Note: This was written by a Yahoo! contributor. Join the Yahoo! Contributor Network to start publishing your own articles.After 12 seasons on the air, it's safe to say that "Law & Order: SVU" is a hit show.
For 11 of those seasons, Neal Baer has been the guiding force behind the show as Executive Producer.
But Baer's leadership will come to an end at the close of this season.
In late 2010, Baer signed a development deal with CBS so he will be packing his things and leaving NBC after a long run with the network.
What will this mean for "SVU"?
It's hard to say, but the show seems to have gotten stronger each year under the guidance of Baer.
In episodic television, Baer worked as a writer on "China Beach" and "ER" before taking the helm at "SVU".
Spun off from the highly successful original series "Law & Order," "SVU" has proven to be just as popular as the 'mothership' of the franchise.
While storylines about the personal lives of the detectives on the original series were not well-received by viewers, the opposite seems to be true on "SVU". Check any "SVU" message board and fans constantly comment not only on the chemistry of the two leads, Elliot Stabler (Christopher Meloni) and Olivia Benson (Mariska Hargitay), but also on the private battles of these characters within their families.
The characters on this show have grown and changed as real life co-workers do.
Aside from the personal aspect of the show, there is the procedural nature of it as well.
Also like the 'mothership', "SVU" has come to be known as having storylines 'ripped from the headlines', exploring issues that are timely.
But, while this show technically falls under the cop show/legal drama hybrid, it uses that platform to explore the gray areas of many issues that present true ethical dilemmas.
While each episode may start out with a crime, most episodes twist, turn, and at some point spin into a highly charged topic such as the right to die, childhood immunization, and even rape in the Congo.
It's clear that with Baer at the helm, "SVU" is firing on all cylinders.
Can a new EP keep this juggernaut on the right path?
To discuss this, it's necessary to understand the job of the Executive Producer or Showrunner, as this role is often referred to.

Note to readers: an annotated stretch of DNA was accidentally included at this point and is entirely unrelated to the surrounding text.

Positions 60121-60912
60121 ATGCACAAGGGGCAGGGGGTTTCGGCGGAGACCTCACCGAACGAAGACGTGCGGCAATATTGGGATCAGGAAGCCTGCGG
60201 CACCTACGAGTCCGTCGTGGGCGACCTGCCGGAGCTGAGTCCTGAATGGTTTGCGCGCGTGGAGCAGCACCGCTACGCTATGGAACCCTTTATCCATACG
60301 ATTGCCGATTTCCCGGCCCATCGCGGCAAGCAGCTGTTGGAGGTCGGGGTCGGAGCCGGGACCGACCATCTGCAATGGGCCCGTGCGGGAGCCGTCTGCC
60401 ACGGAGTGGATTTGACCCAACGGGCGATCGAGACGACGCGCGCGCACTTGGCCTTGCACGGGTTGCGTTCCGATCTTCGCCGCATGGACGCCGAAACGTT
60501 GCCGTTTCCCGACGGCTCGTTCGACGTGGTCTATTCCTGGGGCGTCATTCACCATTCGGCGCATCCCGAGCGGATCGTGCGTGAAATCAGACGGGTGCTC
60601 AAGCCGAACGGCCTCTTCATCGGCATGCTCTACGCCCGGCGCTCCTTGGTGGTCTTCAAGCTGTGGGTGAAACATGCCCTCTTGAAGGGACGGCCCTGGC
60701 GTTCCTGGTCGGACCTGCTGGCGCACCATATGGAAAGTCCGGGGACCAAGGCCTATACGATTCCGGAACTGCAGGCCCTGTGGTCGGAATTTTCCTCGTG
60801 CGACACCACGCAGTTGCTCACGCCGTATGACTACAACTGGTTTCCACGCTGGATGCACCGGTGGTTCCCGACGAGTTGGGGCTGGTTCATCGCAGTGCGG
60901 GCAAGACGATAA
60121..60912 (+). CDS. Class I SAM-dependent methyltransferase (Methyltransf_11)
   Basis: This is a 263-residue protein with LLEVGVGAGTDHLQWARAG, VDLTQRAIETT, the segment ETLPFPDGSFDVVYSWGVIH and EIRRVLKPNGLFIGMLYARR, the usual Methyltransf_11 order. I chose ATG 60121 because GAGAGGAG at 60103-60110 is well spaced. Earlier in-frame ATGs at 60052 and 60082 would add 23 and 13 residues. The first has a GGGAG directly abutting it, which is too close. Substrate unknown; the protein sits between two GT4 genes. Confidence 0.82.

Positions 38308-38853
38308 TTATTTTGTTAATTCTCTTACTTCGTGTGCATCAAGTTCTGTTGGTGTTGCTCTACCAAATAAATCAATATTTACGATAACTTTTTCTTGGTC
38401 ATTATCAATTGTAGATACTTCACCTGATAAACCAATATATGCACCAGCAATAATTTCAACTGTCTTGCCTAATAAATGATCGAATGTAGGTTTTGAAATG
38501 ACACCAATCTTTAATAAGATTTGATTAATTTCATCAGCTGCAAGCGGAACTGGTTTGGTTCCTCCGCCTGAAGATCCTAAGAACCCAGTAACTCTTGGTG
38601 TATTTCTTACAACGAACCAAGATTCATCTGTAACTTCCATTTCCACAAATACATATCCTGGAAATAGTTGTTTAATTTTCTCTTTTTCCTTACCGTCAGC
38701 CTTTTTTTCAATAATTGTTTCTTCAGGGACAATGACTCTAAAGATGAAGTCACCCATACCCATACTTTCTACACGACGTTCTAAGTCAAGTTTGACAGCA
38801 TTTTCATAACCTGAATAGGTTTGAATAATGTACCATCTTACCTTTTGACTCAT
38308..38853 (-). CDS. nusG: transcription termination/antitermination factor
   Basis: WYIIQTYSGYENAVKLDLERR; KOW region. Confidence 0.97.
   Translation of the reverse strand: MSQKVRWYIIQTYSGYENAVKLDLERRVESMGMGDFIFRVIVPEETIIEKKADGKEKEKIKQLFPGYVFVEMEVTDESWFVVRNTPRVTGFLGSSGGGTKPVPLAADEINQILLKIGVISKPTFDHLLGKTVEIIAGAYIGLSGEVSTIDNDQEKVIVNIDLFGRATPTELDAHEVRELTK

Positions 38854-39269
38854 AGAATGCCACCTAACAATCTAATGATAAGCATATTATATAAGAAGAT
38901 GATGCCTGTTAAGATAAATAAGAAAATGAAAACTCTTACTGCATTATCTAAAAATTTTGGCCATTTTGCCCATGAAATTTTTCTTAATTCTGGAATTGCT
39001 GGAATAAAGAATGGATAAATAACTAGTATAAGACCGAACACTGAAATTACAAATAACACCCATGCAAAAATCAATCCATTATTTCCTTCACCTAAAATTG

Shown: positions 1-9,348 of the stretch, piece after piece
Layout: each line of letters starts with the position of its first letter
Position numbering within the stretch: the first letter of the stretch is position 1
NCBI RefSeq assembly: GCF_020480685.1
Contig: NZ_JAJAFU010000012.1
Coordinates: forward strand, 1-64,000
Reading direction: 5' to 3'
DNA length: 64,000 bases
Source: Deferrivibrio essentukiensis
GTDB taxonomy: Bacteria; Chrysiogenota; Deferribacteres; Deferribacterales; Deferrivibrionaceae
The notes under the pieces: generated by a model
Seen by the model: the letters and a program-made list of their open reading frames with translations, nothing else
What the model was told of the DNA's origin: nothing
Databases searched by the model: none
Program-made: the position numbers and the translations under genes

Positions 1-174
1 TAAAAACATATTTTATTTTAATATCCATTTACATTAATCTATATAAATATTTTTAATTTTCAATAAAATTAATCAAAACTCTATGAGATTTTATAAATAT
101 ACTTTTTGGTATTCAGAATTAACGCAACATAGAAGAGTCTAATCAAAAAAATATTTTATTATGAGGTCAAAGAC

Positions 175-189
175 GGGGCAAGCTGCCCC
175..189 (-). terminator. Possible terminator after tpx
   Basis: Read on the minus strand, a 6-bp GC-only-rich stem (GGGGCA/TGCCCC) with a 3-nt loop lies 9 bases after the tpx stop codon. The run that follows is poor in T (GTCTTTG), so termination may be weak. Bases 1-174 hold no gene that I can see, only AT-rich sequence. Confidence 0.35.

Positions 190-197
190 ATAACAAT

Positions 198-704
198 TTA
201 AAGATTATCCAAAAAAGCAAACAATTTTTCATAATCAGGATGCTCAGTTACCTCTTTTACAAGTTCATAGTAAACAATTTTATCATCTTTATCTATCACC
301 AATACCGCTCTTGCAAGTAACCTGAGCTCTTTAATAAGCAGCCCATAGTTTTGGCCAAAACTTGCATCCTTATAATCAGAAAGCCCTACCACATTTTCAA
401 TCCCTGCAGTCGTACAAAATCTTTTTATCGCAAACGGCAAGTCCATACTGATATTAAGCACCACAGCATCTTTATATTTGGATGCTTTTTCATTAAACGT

The Executive Producer, or EP, of a television show is the captain of the ship, keeping everything sailing smoothly along, overseeing all aspects associated with the final product.
Yes, there are several departments collaborating, but the EP has the final say on everything from the script to casting to editing.
The EP also takes direction from the network regarding the show and its contents.
It's not uncommon for a show to change EPs, but it usually happens when a show is in trouble, not when it's thriving, unless that is, as in this case, the EP has chosen to leave.
We can only speculate about who will take this position once Baer has departed.
Will it be someone already associated with the show or a newcomer?
With a show that's humming along, it's more likely the former than the latter.
Handing the reigns to someone already familiar with the procedures would seem to be more amenable to all involved rather than bringing in someone new to the fold of this already established machine. This may also help keep the vision that Baer has established flowing as is without upsetting the applecart.
There are really only three ways this can go. The show could somehow get better, it could remain status quo or it could go down in flames.
It remains to be seen if this transition will be unnoticeable on screen, a slight hiccup, or an uncomfortable twist that no one sees coming.
Tune in to season 13 to find out.
"Law & Order: SVU" airs on NBC Wednesday nights at 10pm ET. The show also airs in syndication and on the USA network. For air times, please check your local listings.